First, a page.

Therefore, in Autumn 2001 it seemed that the US was facing a villainous foe of cinematic proportions. The inflation of the story – the conjecture about how elaborate Tora Bora would be – started with historical fact, and seemed credible. However, once finally overrun by US Forces, Tora Bora proved to be far less sophisticated, as a US Special Forces Staff Sergeant put it when interviewed by the U.S.’s Public Broadcasting Service in 2002 about the battle for Tora Bora:

“…they weren’t these crazy mazes or labyrinths of caves that they described. Most of them were natural caves. Some were supported with some pieces of wood maybe about the size of a 10-foot by 24-foot room, at the largest. They weren’t real big. I know they made a spectacle out of that, and how are we going to be able to get into them? We worried about that too, because we see all these reports. Then it turns out, when you actually go up there, there’s really just small bunkers, and a lot of different ammo storage is up there.” (PBS 2002).

But the fear of (and corresponding faith in) underground fortresses remains a live issue in post-Cold War geopolitics. The Korean War (of 1950-1954) never officially ended, and North and South Korea remain frozen in a military standoff. When Rumsfeld was talking of underground lairs beyond Afghanistan, North Korea was likely to have been at the top of his list, and since 2001, the ‘rogue state’ status of North Korea has been bolstered (in US eyes) by North Korea’s nuclear programme, and in particular its claim in January 2016 to have successfully carried out an underground H-bomb test.

Writing in 2003, Barbara Demmick (a Los Angeles Times East Asia specialist) portrayed North Korea as the exemplar of Rumsfeld’s of rogue nations digging-in. She explains that the North Koreans started tunnelling after the Korean War – when US bombing destroyed most of their industrial base and infrastructure. In response, in 1963, North Korea founder Kim II Sung declared that “the entire nation must be made a fortress. We must dig ourselves into the ground to protect ourselves” (quoted in Demmick 2003). Demmick reports that, as a consequence of this, everything important in North Korea is now underground: with several hundred underground factories, and thousands of smaller facilities. The mountainous topography lends itself well to this – and makes North Korea the world’s most fortified (or bunkerised) country, its population of 22 million people, supporting the World’s fifth largest army. Demmick reports that 13,000 artillery pieces are secreted in mountain bunkers within the (supposedly) demilitarised zone.

The bunker as abject space of defeat

Jonathan Glancey (2011) declares that “no self-respecting dictator can bear to be without a bunker” – but it seems that the reality often falls short of the dream (or at least that’s what we like to tell ourselves). Writing in 2011 in the aftermath of US Navy Seals finally tracked down Osama bin Laden to a nondescript residential compound in Abbottabad, Pakistan fellow Guardian journalist Steve Rose (2011) asks why “the world’s no.1 villain” ended his days “in a lair with no flair”, concluding that bin Laden’s downfall shows us that “life isn’t like a Bond movie”. It seems the narrative for the vanquished is that the bunker must become “the hole they dig themselves into” (all quotes from Rose 2011). Via this inversion of the hyperbole of the omnipotent modernist bunker, the abject bunker looks back to the era of the cave man. The leader who invests in such places – who feels the need for them – has already lost touch with reality and his people, he (or she) exhibits a reality denying “bunker mentality” (Bennett 2011). Originating in the representation of Hitler’s last days in his Berlin bunker in May 1945, a potent political metaphor now exists, whereby vulnerable political leaders can be caricatured: see for example the dubbing of scenes from Oliver Hirschbiegel’s powerful dramatic account of Hitler’s demise, Downfall [Der Untergang] (2004), to reference contemporary leaders and their failings.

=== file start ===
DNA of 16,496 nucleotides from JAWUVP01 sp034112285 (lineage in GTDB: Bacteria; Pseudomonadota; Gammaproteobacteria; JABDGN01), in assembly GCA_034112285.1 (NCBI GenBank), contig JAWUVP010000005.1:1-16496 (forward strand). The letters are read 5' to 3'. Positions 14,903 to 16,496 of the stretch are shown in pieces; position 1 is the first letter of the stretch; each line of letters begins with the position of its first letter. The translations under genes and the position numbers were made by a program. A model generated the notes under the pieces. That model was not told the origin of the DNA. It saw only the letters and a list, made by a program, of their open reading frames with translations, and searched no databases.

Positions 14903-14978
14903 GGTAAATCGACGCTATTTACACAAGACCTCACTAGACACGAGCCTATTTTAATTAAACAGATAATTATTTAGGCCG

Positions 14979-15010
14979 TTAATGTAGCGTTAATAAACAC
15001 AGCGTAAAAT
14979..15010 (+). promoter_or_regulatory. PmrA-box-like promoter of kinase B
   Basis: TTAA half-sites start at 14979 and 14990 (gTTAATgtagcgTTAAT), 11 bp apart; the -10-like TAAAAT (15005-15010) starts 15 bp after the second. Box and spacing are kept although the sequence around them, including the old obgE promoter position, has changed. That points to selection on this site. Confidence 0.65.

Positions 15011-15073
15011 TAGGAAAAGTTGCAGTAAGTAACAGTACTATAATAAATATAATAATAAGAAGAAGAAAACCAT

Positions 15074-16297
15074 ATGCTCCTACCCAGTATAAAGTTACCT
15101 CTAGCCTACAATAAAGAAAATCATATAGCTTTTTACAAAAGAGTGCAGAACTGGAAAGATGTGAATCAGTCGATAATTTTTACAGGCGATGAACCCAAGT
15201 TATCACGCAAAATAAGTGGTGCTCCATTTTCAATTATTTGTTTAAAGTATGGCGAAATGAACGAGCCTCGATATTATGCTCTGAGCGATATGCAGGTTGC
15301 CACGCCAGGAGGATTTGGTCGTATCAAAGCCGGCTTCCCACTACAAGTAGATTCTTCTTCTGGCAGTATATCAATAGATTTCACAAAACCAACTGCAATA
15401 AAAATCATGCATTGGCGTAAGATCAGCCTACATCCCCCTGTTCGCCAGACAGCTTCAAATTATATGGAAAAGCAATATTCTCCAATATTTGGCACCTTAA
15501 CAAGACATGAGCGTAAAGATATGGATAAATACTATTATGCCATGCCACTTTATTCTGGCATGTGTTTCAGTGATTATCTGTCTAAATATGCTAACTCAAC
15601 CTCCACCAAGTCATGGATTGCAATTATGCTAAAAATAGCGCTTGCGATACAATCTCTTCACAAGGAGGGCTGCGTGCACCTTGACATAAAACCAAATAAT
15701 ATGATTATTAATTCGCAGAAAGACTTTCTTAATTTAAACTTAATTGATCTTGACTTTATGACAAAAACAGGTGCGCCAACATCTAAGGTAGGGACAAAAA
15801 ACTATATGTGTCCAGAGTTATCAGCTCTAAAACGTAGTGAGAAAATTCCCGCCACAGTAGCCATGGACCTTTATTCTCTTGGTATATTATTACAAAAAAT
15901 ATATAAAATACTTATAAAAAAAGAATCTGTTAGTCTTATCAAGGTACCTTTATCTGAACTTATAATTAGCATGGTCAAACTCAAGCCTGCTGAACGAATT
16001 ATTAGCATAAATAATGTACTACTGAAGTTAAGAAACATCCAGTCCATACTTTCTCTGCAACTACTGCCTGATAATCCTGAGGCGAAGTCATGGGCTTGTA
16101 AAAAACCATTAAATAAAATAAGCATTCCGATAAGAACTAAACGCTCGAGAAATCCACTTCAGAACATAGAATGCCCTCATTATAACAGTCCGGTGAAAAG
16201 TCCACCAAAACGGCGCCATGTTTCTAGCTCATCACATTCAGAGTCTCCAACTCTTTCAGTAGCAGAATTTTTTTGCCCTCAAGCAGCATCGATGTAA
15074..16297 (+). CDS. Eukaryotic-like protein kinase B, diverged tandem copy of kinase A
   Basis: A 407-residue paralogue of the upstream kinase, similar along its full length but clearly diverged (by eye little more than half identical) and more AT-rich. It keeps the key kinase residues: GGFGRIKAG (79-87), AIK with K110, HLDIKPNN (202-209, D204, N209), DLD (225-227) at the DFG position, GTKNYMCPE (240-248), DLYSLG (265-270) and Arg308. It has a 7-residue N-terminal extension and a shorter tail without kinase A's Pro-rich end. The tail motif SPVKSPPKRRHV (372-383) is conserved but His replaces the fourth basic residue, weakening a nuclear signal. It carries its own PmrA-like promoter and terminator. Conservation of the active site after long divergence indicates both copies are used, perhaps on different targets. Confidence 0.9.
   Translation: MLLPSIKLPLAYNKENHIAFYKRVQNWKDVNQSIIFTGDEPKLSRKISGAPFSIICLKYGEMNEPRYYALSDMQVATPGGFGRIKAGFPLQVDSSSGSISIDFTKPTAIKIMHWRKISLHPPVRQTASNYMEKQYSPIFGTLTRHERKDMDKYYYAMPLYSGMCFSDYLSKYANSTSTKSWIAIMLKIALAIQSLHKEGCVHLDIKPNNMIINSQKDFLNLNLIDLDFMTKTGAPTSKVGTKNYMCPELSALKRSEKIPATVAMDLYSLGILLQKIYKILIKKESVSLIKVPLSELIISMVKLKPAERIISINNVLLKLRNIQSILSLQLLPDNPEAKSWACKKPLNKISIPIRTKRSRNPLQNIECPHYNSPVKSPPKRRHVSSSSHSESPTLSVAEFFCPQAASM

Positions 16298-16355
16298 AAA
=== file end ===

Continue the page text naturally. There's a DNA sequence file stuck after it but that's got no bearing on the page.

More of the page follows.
In keeping with this motif, (and additionally channelling the despotic collusion of both Marie Antoinette and Eva Braun) a 2013 profile piece on Asma Al-Assad, wife of the Syrian leader, who is described as “as the country collapses around her…sheltering in a bomb-proof bunker…said to be obsessed with her weight and looks, [and] stocking up on luxury furniture, health products and food” (Bentley, 2013). Whilst this fits the trope wonderfully – it does rather gloss over the sophistication modern bunker building: a 2016 feature in the Times of Israel (Solomon, 2016) reports Syrian rebel sources claiming to have probed ‘Assad’s Neighbourhood’ an underground town beneath Damascus – a combined military and political command – extending seven storeys underground, and featuring a maze of (escape) tunnels extending to nearby mountains – with tunnels said to be big enough for vehicles, huge gates, and secure against chemical attack (recalling here the villain’s lair features ascribed to Tora Bora).  The rebel video even presents an animated 3D fly-though of the complex, some footage of rebel fighters driving and walking around the recently penetrated complex (from 37 mins into the following):